Ruling Pakistan Tehreek-i-insaf’s incompetence in the safe cities project in Peshawar and Khyber Pakhtunkhwa (KP) has now affected Lahore as well. A project that was running smoothly during the previous government’s reign is now only partially operational, with funds being released in instalments and half of the project’s capacity lying unused.

The PTI government in KP even went as far as to allocate a huge sum in the 2013-2014 budget without anything to show for it after five years. Given that the government has been unable to institute a project that was planned in tandem with other cities – Lahore included – shows the level of current interest in this endevour. Implementing the safe cities programme in Peshawar is instrumental, considering that the city that has seen the highest number of terrorist attacks compared to other cities.

Lahore’s safe city project had been running smoothly up until recently, when it was turned into a tussle between the bureaucracy and the police over who gets to run this highly expensive project. Roughly 50 percent of Lahore’s CCTV cameras are no longer operational, because the government has failed to continue funding for a project that saves precious human lives.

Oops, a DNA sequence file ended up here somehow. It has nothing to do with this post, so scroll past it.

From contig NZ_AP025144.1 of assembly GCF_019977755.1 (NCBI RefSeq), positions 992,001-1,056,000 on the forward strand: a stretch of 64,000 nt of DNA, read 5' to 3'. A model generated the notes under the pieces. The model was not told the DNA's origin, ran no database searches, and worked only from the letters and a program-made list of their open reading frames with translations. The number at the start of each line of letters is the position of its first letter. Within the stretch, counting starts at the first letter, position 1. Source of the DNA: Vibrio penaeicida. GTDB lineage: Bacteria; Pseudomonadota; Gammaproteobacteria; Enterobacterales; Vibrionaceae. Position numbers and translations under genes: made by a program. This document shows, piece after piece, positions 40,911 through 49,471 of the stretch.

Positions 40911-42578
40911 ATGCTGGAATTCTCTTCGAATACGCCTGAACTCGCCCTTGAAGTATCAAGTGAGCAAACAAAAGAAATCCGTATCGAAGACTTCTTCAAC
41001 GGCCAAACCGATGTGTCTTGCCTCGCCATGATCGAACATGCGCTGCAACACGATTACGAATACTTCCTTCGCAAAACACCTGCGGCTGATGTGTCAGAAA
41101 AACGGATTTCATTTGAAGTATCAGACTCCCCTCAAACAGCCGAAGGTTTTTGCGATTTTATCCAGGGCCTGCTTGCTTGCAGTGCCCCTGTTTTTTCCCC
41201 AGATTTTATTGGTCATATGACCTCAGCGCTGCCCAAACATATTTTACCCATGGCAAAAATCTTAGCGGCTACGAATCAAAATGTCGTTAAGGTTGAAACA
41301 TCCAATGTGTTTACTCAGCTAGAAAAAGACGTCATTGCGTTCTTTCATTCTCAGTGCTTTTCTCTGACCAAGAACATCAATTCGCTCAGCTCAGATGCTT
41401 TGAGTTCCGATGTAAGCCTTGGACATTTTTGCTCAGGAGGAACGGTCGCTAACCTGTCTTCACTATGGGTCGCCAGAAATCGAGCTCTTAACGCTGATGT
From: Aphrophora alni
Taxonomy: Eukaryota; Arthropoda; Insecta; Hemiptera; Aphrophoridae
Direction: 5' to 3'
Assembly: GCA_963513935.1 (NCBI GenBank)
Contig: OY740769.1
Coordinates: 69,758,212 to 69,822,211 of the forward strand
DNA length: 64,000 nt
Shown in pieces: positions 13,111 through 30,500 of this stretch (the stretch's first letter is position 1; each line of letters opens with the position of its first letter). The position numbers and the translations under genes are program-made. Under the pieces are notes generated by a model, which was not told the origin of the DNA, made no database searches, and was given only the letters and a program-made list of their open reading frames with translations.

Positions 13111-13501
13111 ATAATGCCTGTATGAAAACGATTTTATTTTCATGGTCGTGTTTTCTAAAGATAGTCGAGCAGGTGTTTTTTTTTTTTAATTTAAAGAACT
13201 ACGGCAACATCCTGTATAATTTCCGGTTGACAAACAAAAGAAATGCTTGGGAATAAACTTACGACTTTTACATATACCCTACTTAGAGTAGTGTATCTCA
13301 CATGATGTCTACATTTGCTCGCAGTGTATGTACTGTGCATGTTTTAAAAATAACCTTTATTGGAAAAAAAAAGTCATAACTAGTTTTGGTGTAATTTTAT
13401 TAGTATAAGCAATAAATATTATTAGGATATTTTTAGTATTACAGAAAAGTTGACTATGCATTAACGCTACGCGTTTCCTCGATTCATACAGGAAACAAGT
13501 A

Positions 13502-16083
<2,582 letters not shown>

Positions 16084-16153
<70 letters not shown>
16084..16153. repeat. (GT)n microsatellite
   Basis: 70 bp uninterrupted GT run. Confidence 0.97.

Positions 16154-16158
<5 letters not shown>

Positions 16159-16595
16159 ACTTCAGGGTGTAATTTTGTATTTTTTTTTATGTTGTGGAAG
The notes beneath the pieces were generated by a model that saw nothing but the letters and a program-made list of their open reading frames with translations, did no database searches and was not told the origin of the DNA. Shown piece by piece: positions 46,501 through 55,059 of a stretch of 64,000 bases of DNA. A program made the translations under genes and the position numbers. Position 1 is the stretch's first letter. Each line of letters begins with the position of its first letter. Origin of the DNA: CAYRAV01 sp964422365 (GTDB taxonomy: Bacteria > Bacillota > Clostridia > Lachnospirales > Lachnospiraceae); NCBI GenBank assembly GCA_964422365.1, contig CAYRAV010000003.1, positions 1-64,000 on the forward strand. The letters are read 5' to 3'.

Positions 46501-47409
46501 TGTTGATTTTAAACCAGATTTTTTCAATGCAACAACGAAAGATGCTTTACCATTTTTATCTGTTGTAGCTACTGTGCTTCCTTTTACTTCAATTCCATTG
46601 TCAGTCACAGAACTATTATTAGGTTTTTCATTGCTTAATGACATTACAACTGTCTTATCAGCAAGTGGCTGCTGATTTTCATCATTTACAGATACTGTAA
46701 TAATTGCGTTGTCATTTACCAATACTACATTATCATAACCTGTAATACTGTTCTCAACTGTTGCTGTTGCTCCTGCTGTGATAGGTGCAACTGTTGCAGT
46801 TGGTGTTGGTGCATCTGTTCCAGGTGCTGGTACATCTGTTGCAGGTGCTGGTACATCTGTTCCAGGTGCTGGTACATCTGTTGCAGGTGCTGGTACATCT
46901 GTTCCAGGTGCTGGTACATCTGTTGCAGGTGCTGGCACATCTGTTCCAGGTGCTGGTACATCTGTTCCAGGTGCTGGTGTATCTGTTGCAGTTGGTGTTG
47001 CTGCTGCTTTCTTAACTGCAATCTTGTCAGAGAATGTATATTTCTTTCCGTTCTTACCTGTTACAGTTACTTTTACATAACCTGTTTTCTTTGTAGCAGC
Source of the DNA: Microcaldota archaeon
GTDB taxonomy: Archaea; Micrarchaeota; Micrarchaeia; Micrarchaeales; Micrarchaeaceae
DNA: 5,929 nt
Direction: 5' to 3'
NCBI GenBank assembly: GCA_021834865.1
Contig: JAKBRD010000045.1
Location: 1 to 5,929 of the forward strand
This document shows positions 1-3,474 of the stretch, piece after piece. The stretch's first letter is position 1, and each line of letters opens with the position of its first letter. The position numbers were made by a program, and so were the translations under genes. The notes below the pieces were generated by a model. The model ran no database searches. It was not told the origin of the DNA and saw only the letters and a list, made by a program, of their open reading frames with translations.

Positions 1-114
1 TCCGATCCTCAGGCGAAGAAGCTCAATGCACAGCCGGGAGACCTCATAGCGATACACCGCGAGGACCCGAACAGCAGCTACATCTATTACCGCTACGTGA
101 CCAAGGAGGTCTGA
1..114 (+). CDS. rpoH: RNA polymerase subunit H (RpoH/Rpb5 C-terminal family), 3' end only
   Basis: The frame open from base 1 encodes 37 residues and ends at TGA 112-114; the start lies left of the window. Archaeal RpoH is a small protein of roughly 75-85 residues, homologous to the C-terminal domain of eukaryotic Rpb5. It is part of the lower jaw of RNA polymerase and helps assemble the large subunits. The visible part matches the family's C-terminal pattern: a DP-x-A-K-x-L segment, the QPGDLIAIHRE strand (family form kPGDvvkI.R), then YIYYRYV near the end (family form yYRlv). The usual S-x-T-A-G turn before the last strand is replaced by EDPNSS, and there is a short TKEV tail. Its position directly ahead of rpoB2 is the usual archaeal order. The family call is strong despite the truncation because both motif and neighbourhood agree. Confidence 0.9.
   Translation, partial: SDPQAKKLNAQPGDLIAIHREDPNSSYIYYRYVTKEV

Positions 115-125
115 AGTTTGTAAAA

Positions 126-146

The Chief Minister has announced for funds to be released at the earliest for all CCTVs to become operational in the city once again, but the provincial government cannot run every project under its purview in this ad-hoc manner. There are reports that this inter-departmental kerfuffle is what has led to a delay of over five years in executing the project in Peshawar as well. If this is true, the problem then lies with the ruling party; its own administrative hang-ups must not be allowed to seep into every fabric of government at the provincial and federal levels.

The project should not have to rely on the Chief Minister to function. This is why budgets are allocated – and then released – annually, so that the entire administration of a province does not rest solely on the shoulders of one individual. If every project that is currently functioning in Punjab has to go through any Chief Minister’s office, we can expect nothing done efficiently or on time.

The importance of this video surveillance of cities cannot be overstated; where urban centres only relied on police check posts and reactions to reports filed previously, monitoring the city through CCTVs helps in more proactive law enforcement, and provides an opportunity to free up crucial manpower from the streets.

At a time when the Pakistan Cricket Board is looking to bring cricket back through the Pakistan Super League and a series with Bangladesh – both of which will require upgraded security in Lahore – this negligence is criminal, as is the government’s laborious attempts to provide a fix.

The Safe City project should be left in the hands of the law enforcement professionals who established it and have been instrumental to its success. If it isn’t broke, no need to experience with fixing it.